Published on September 19th, 2014 | by Jacob Flizenblurgher


How to be an A+, #1, super special, good white ally in four easy steps

It’s hard to be a white guy who cares about racial justice. It’s a pretty heavy burden for me to bear. Being a white ally in the struggle for racial justice isn’t easy, but if I can do it, you may be able to do it too.

If you aren’t yelling, you are doing it wrong

A good white ally educates both himself and other white people about white supremacy and privilege. It gets said again and again: “White people need to educate and organize themselves! Stop asking POCs to teach you about racism!”

That is just so true. So get out there and start educating and organizing!

The best way to organize and educate your fellow white citizens, IMO, is to yell at them indiscriminately. If there is anything the two-party political system has taught us, it is that talking really loudly is an extremely effective form of discourse. Make sure to add insults. Nothing is ever accomplished without a good insult. It’s a cliche for a reason!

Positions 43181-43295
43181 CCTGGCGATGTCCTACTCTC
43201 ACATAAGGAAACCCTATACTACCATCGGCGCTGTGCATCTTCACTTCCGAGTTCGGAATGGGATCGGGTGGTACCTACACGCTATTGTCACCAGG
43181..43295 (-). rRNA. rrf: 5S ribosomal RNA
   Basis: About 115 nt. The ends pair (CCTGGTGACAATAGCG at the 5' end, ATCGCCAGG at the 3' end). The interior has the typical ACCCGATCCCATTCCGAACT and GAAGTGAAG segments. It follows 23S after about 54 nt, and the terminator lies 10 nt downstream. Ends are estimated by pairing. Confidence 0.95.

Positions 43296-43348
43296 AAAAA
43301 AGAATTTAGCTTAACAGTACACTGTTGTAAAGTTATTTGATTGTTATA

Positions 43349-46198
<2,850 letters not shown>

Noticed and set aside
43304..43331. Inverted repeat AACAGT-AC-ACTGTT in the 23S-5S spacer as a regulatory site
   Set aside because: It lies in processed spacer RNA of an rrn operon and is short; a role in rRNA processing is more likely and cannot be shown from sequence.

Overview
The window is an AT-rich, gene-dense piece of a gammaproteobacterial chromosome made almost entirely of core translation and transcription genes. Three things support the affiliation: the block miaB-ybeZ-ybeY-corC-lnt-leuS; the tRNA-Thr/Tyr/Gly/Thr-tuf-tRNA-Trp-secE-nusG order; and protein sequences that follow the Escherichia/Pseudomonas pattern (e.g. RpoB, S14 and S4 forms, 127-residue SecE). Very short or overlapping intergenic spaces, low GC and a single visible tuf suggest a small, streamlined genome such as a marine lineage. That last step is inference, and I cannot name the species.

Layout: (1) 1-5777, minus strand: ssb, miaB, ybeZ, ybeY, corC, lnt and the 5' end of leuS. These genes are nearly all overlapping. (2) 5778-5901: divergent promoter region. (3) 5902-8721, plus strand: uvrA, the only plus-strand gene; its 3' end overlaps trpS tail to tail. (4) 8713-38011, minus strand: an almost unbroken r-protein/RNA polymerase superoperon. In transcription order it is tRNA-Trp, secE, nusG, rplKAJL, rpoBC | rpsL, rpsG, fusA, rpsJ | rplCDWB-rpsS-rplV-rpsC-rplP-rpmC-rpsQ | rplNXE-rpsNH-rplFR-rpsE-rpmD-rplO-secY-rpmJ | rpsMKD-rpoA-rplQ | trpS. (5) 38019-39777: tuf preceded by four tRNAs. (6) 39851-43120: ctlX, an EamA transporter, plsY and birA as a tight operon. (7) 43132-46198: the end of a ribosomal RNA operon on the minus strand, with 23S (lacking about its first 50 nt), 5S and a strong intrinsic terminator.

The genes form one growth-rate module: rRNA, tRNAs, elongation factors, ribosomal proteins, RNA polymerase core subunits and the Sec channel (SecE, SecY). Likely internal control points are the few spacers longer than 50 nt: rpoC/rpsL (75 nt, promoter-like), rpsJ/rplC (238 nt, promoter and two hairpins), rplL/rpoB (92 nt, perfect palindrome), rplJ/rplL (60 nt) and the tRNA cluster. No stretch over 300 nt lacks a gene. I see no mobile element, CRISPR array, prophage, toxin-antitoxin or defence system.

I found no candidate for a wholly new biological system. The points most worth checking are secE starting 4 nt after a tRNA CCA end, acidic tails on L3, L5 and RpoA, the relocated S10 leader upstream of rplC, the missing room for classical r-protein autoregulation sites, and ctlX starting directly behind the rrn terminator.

If you want to be a good white ally, you are going to need to tap into some kind of anger that can drive you. Feel the rage of oppression (that you don’t experience). And direct that rage at other white people. They don’t understand the problem? Yell at them! They aren’t as enlightened as you are? Yell more! They have questions? Names! Call them names!

We all know that white privilege and the multi-century history of deeply rooted racism is a really easy thing to confront, overcome, and move beyond nearly immediately and that internalized societal and cultural norms can be easily exorcised by repeating a slogan (I personally got rid of my white privilege via a neat “Fuck Racism” button!). So if other white people don’t get it, well, that’s on them. I mean, you yelled, didn’t you? (Try yelling again!)